But the best thing he did was hook up with one of the 6 yr. olds. Tyler began to carry him to his room. Diego began to sleep there. Sometimes Tyler had a difficult time getting to sleep. His mom or dad would often need to lie down with him. But now that was Diego’s job. Diego had found his man. It was his plan.

Thursday, November 3, 2011

Diego's Decision

Diego and Harley, the cats my daughter adopted from the Fort Collins Cat Rescue to be barn cats, got out of the barn the first night they were there even though the barn doors were closed. The next morning my husband told me he had heard cats growling outside the house that night. When we checked the barn we found they were both gone. I couldn’t believe it. Even that time we had been in the barn the first afternoon, Harley stayed in the enclosure in the stall stall and Diego explored a little of the rest of the barn but seemed unwilling to get close to the outside. I thought they would be so happy to be out of cages they would settle into their new larger digs happy even though still wary.

The next day I called and called, searched the barn but no cats. I was not looking forward to letting the cat rescue know they had already disappeared.

About 9:30 the next night I heard what I thought was soft meowing. I did! It came from the huge tree in our back yard. I grabbed a flashlight and ran out in my P.J.’s and slippers and there was Harley. Just out of reach in the crook of a30 ft. tree. Harley would have none of it I could almost touch her. Because of her muted Tortie coat she was hard to see but certainly scurrying higher the closer I got. About that time Jennifer and her husband Miles came running out of their house We ended up having to leave her there and hope she would come for food in the morning.

Up early the next morning I headed out to feed the horses, hopefully calling the two cats. I caught a movement out the corner of my eye. And there sitting in the crook of the tree sat Diego. Now, I thought, considering his reputation he would most likely run away when I got close to him. But he not only let me pick him up, he was purring. He stayed in my arms all the way into the barn. I opened the can of cat food and as I was giving him some I heard another small meow. I looked up and there was Harley. She had come through the next stall that was filled with hay, climbed up the hay bales, and the wall, balanced on the rafters and was looking down at me. The minute she smelled the food she was down on the ground joining Diego, gobbling up the food. I couldn’t believe my eyes.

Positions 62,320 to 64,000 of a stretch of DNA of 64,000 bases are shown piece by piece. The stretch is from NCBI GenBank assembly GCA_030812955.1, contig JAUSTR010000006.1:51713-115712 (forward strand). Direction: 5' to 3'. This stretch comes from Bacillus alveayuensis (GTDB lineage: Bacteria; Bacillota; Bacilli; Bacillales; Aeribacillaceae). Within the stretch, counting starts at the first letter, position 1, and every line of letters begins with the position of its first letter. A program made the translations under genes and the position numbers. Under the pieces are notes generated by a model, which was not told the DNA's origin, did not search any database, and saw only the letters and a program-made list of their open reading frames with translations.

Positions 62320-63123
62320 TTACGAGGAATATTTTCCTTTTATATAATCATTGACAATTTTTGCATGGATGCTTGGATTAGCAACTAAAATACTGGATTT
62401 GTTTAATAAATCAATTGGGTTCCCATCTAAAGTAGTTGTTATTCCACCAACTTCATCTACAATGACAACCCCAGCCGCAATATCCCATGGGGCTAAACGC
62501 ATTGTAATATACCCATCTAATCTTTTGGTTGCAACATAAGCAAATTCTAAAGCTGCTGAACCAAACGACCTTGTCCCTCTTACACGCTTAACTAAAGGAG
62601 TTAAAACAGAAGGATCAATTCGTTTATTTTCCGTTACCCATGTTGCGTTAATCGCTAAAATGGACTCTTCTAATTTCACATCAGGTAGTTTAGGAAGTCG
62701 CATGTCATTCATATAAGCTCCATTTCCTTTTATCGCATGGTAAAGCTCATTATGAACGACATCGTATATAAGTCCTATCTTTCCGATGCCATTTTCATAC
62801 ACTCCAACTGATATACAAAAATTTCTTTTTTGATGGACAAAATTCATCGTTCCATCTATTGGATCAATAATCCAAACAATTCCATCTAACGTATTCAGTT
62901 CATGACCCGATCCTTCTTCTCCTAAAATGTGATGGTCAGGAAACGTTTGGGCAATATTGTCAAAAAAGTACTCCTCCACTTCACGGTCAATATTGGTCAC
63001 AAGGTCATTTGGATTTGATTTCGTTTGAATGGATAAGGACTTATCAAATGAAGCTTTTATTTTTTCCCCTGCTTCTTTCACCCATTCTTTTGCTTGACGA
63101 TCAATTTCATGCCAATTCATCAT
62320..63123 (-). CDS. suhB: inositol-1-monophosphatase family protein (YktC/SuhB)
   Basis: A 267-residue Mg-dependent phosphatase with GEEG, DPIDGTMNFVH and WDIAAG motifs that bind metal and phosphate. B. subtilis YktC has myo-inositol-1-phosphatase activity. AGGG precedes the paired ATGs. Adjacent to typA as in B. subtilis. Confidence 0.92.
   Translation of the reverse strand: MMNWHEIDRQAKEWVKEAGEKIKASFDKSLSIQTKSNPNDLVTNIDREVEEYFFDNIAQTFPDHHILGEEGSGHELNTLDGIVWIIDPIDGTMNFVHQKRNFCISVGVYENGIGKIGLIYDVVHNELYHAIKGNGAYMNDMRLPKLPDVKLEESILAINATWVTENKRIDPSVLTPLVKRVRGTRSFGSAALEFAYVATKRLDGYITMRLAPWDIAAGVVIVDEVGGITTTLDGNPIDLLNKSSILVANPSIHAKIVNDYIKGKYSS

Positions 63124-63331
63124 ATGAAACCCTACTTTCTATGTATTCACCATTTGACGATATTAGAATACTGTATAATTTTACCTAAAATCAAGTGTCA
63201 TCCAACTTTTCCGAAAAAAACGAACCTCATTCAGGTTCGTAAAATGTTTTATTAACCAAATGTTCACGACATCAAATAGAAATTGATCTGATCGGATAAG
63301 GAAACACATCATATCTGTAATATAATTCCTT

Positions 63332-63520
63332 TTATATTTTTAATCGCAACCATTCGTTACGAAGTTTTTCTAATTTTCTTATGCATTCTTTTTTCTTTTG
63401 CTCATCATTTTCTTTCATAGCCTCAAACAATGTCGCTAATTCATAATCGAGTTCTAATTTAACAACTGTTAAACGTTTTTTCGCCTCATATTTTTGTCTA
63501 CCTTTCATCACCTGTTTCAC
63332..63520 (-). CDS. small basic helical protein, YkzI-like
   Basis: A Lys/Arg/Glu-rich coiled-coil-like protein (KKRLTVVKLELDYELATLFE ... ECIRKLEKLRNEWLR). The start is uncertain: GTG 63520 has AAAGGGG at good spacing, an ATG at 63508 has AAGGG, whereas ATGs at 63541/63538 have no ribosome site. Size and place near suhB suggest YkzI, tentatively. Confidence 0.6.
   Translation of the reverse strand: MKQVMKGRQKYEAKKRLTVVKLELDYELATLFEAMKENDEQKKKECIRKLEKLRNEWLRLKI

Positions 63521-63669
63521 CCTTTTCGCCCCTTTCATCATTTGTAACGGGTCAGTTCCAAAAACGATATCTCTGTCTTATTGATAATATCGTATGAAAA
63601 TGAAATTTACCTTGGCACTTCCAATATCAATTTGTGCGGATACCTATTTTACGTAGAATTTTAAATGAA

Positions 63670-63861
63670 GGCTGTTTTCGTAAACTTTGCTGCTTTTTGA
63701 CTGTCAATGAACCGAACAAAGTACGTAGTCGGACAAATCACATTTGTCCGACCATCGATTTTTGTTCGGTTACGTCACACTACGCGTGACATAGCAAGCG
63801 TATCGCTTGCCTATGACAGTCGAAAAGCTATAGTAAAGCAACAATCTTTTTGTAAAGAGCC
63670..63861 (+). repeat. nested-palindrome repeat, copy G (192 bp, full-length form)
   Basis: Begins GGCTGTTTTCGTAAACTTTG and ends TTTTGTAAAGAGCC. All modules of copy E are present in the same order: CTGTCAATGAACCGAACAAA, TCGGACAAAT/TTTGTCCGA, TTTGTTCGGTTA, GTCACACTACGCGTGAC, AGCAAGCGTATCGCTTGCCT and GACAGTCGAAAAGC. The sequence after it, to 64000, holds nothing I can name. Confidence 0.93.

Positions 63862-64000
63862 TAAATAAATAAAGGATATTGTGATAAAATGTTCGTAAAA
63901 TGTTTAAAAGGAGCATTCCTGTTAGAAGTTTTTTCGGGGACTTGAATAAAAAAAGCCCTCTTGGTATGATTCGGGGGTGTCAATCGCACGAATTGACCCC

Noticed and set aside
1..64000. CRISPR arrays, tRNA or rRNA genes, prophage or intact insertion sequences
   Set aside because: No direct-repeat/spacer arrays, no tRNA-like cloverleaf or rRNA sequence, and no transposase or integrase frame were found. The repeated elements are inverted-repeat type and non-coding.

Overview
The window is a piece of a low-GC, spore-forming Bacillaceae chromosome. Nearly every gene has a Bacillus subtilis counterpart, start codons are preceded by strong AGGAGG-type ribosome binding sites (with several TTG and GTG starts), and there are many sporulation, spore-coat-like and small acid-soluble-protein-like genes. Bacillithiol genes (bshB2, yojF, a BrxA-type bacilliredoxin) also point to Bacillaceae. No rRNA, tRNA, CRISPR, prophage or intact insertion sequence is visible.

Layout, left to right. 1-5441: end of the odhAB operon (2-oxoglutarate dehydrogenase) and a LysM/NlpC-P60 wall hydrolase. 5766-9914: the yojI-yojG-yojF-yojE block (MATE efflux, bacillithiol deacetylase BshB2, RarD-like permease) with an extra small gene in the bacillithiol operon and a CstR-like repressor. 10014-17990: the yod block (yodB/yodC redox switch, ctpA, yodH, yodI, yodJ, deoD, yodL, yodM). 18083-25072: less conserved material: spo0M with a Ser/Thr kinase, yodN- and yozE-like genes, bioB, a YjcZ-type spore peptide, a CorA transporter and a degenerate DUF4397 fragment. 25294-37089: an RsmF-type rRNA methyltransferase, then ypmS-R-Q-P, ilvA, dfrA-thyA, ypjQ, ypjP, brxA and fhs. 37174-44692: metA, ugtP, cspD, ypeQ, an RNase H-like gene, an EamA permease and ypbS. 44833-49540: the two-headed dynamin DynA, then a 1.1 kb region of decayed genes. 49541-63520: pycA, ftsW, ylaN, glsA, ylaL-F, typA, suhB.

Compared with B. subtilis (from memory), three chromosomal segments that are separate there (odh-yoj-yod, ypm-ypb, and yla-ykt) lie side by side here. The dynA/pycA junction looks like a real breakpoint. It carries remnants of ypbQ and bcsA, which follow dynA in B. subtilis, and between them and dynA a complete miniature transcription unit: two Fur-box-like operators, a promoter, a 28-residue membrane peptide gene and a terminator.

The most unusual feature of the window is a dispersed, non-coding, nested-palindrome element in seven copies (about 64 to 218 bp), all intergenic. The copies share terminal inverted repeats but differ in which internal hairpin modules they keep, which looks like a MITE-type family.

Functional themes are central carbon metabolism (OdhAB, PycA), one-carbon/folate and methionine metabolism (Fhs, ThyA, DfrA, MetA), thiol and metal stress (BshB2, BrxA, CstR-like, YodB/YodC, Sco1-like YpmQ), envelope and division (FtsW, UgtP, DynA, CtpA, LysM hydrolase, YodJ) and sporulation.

I wish I could say all was well after that. But things just got more complicated. It seems, the sounds of cats fighting the night before was the sounds of cats fighting. Diego had a large wound on the back of his neck. It looked like a bite or it could have been a cut from some wire or metal around the barn. I didn’t notice it right away but after a few days it looked like it was bleeding. During this time, Diego didn’t go outside the barn even when the doors were open. Harley did disappear but appeared again. It was a noisy place. The neighbors chickens regularly flew over the fence and ended up in our barn looking for handouts. This brought the grandkids in. It certainly was not conducive to quietly getting used to a place.

Even though I treated Diego’s wound it was not getting better. So Jennifer asked me if I would take him to her vet. I was still treating Diego a bit gingerly but he was a gentleman as I loaded him up in the carrier and drove him to the vet. Each new thing he tried, he seemed familiar with, going to the vet, being examined, getting a shot and worse of all having his wound cleaned out. It seems that my treatment of it had helped because it had already started healing and sure enough it was an abscess. But the biggest shocker was that this outdoor cat (I was wondering about this) was going to have to wear a lampshade and he was going to have to be kept in the house for a week to ten days so his wound would heal. Now, from the beginning Jennifer had wanted barn cats. Not house cats. Her husband was not in favor of having cats in the house. But spunky as my daughter is and ready for pretty much anything she said OK let’s fix him a place, Miles will be OK. So in a corner of their basement we set up a wire crate with blankets, open to the rest of the basement, food and a litter box and a little room divider that would keep the dog and kids out at least for a while.

He made his decision, he walked in and immediately made himself at home and began to snoop. He stretched, followed the kids around. Everything seemed to be calm and settled. He would stay there for 10 days. It was a long time.